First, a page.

Example 3

In the example below, the method getUserBankAccount retrieves a bank account object from a database using the supplied username and account number to query the database. If an SQLException is raised when querying the database, an error message is created and output to a log file.

(bad code)
Example Language: Java 
public BankAccount getUserBankAccount(String username, String accountNumber) {
BankAccount userAccount = null;
String query = null;
try {
if (isAuthorizedUser(username)) {
query = "SELECT * FROM accounts WHERE owner = "
+ username + " AND accountID = " + accountNumber;
DatabaseManager dbManager = new DatabaseManager();
Connection conn = dbManager.getConnection();
Statement stmt = conn.createStatement();
ResultSet queryResult = stmt.executeQuery(query);
userAccount = (BankAccount)queryResult.getObject(accountNumber);
}
} catch (SQLException ex) {
String logMessage = "Unable to retrieve account information from database,\nquery: " + query;
Logger.getLogger(BankManager.class.getName()).log(Level.SEVERE, logMessage, ex);
}
return userAccount;
}

The error message that is created includes information about the database query that may contain sensitive information about the database or query logic. In this case, the error message will expose the table name and column names used in the database. This data could be used to simplify other attacks, such as SQL injection (CWE-89) to directly access the database.

+ Observed Examples
ReferenceDescription
verbose logging stores admin credentials in a world-readablelog file
SSH password for private key stored in build log
+ Potential Mitigations

Phases: Architecture and Design; Implementation

Consider seriously the sensitivity of the information written into log files. Do not write secrets into the log files.

Phase: Distribution

Remove debug log files before deploying the application into production.

Phase: Operation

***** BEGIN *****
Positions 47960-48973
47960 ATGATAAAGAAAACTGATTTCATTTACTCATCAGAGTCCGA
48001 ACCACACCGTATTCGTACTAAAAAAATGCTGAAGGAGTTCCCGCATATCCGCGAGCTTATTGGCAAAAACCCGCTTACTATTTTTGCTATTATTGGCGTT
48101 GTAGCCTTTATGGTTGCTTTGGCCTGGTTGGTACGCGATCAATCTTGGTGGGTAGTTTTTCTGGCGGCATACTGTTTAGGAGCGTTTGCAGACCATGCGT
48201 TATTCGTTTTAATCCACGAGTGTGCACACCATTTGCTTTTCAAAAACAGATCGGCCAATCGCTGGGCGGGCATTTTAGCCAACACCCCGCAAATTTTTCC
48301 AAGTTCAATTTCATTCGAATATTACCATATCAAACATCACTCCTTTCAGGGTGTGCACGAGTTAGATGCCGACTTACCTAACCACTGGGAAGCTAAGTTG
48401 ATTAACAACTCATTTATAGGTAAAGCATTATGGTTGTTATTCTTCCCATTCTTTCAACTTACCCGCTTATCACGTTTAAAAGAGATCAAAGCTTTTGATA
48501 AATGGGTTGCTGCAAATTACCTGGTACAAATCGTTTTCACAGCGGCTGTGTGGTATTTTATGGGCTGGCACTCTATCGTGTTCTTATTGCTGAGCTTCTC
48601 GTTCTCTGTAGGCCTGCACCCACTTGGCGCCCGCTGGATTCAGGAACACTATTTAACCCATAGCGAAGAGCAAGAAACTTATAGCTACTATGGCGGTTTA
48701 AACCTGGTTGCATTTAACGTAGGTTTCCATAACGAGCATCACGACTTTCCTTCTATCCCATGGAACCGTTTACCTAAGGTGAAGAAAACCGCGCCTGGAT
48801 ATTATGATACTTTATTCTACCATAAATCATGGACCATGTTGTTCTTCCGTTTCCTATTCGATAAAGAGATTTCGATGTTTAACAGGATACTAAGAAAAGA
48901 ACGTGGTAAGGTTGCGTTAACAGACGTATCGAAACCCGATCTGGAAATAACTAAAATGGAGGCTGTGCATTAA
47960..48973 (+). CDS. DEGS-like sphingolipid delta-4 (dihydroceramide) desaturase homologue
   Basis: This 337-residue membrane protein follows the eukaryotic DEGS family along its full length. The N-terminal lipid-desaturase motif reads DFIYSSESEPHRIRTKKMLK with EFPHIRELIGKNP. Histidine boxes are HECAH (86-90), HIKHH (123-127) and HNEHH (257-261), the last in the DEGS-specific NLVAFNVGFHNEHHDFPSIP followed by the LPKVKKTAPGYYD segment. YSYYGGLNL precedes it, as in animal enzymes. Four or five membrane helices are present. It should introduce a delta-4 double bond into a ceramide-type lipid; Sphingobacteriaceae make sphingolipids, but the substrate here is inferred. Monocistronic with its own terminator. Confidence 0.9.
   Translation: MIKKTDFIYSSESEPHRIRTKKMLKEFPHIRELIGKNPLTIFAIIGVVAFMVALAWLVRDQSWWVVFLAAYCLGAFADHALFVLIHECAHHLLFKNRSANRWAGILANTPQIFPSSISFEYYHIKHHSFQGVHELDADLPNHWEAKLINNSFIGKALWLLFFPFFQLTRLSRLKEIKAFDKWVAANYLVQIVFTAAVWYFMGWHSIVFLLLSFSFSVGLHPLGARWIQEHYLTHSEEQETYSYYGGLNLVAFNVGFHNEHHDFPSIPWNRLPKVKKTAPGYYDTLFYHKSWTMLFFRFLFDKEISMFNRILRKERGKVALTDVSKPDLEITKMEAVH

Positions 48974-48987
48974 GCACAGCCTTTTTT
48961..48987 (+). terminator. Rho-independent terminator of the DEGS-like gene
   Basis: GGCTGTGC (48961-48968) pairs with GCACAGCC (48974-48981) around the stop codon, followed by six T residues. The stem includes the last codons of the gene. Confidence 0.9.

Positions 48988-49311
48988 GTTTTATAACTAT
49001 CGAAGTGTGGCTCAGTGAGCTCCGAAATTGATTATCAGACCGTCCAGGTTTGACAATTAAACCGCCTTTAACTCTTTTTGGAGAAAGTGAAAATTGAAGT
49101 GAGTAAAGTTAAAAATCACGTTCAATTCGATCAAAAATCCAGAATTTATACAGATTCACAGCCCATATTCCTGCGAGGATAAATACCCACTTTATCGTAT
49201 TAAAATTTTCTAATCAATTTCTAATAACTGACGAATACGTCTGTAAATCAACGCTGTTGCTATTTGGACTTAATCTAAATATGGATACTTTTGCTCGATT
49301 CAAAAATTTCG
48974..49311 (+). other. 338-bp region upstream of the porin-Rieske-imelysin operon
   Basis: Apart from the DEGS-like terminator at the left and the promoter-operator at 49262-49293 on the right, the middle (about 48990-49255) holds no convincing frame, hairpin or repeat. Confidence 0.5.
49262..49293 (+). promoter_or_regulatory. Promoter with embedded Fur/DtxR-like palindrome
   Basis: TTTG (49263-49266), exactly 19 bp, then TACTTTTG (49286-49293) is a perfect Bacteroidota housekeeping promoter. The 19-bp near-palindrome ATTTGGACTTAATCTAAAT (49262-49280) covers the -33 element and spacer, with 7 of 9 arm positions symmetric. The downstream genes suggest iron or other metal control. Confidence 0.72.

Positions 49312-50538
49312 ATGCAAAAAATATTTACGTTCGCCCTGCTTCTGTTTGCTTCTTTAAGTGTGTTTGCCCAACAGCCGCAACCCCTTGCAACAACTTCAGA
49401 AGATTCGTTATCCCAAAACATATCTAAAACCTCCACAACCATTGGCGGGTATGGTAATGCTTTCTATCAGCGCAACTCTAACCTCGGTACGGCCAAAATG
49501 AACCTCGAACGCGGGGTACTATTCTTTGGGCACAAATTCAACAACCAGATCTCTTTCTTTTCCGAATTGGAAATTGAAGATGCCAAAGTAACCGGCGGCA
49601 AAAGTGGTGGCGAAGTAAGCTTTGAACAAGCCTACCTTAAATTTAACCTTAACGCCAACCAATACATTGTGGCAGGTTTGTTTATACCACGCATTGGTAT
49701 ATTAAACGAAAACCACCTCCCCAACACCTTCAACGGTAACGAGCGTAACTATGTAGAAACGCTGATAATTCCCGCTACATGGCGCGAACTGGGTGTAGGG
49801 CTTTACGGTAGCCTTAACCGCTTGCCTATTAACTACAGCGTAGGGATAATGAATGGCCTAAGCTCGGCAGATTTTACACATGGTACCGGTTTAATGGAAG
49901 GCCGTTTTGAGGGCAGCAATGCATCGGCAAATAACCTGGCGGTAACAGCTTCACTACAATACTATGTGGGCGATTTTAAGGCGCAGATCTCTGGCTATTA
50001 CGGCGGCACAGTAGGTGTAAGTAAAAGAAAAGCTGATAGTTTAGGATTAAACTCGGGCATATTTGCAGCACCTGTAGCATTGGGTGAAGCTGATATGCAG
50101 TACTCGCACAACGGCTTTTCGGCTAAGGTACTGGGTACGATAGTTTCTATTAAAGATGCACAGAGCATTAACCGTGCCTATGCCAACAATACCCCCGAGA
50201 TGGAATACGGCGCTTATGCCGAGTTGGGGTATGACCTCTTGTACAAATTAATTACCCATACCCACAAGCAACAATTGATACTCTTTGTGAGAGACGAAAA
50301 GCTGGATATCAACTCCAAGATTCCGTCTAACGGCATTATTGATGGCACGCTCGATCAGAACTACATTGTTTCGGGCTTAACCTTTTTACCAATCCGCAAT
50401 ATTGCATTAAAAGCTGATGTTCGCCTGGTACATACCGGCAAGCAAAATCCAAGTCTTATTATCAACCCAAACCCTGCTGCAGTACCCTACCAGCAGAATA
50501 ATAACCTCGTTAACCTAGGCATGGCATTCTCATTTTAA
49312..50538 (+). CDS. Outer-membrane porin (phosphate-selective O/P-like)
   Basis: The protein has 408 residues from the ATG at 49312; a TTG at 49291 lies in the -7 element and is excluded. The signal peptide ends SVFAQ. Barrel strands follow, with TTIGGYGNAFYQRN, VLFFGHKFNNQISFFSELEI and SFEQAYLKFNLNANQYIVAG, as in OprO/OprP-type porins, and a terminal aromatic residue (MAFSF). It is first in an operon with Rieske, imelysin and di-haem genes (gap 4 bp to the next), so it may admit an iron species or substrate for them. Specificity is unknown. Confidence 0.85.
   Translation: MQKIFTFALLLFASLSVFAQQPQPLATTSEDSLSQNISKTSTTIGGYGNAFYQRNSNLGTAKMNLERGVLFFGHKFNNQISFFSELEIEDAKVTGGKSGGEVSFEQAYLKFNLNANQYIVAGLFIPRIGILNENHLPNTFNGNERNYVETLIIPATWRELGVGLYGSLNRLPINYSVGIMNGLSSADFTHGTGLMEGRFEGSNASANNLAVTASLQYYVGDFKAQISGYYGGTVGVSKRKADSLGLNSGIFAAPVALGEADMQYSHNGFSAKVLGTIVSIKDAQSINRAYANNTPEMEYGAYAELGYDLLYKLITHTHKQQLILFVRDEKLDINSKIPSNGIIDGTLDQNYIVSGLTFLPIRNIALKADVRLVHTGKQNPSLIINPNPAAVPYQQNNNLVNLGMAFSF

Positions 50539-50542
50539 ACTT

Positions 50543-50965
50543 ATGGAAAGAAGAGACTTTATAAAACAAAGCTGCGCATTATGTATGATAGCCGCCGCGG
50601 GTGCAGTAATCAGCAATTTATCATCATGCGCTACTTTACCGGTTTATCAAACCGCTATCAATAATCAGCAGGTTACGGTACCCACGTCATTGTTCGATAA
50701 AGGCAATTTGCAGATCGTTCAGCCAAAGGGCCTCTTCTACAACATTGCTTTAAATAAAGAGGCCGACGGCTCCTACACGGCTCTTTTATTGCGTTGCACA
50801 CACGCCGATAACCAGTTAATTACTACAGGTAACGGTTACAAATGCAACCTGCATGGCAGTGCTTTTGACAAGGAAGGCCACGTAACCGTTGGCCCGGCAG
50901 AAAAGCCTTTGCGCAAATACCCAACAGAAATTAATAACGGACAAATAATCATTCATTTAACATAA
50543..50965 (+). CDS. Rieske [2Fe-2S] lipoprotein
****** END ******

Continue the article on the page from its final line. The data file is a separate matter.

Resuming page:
Protect log files against unauthorized read/write.

Phase: Implementation

Adjust configurations appropriately when software is transitioned from a debug state to production.
+ Memberships
This MemberOf Relationships table shows additional CWE Categories and Views that reference this weakness as a member. This information is often useful in understanding where a weakness fits within the context of external information sources.
NatureTypeIDName
MemberOfCategoryCategory - a CWE entry that contains a set of other entries that share a common characteristic.731OWASP Top Ten 2004 Category A10 - Insecure Configuration Management
MemberOfCategoryCategory - a CWE entry that contains a set of other entries that share a common characteristic.857The CERT Oracle Secure Coding Standard for Java (2011) Chapter 14 - Input Output (FIO)
MemberOfCategoryCategory - a CWE entry that contains a set of other entries that share a common characteristic.963SFP Secondary Cluster: Exposed Data
MemberOfCategoryCategory - a CWE entry that contains a set of other entries that share a common characteristic.1147SEI CERT Oracle Secure Coding Standard for Java - Guidelines 13. Input Output (FIO)
+ Taxonomy Mappings
Mapped Taxonomy NameNode IDFitMapped Node Name
The CERT Oracle Secure Coding Standard for Java (2011)FIO13-JDo not log sensitive information outside a trust boundary
Software Fault PatternsSFP23Exposed Data
+ Content History
+ Submissions
Submission DateSubmitterOrganization
2006-07-19Anonymous Tool Vendor (under NDA)
+ Contributions
Contribution DateContributorOrganization
2009-07-15Fortify Software
Portions of Mitigations, Consequences and Description derived from content submitted by Fortify Software.
+ Modifications
Modification DateModifierOrganization
2008-07-01Sean EidemillerCigital
added/updated demonstrative examples
2008-07-01Eric DalciCigital
updated Potential_Mitigations, Time_of_Introduction
2008-09-08CWE Content TeamMITRE
updated Relationships, Taxonomy_Mappings
2009-03-10CWE Content TeamMITRE
updated Relationships
2009-07-27CWE Content TeamMITRE
updated Common_Consequences, Description, Likelihood_of_Exploit, Potential_Mitigations
2011-03-29CWE Content TeamMITRE
updated Name
2011-06-01CWE Content TeamMITRE
updated Common_Consequences, Relationships, Taxonomy_Mappings
2012-05-11CWE Content TeamMITRE
updated Related_Attack_Patterns, Relationships, Taxonomy_Mappings
2014-02-18CWE Content TeamMITRE
updated Demonstrative_Examples
2014-07-30CWE Content TeamMITRE
updated Relationships, Taxonomy_Mappings
2015-12-07CWE Content TeamMITRE
updated Relationships
2017-11-08CWE Content TeamMITRE
updated Modes_of_Introduction, Relationships, Taxonomy_Mappings
2018-03-27CWE Content TeamMITRE
updated Description, Potential_Mitigations, Relationships
2019-01-03CWE Content TeamMITRE
updated Relationships, Taxonomy_Mappings
2019-06-20CWE Content TeamMITRE
updated Name, Relationships
2019-09-19CWE Content TeamMITRE
updated Demonstrative_Examples, Observed_Examples
2020-02-24CWE Content TeamMITRE
updated Name, Relationships, Type
+ Previous Entry Names
Change DatePrevious Entry Name
2011-03-29Information Leak Through Log Files
2019-06-20Information Exposure Through Log Files
2020-02-24Inclusion of Sensitive Information in Log Files
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Page Last Updated: June 25, 2020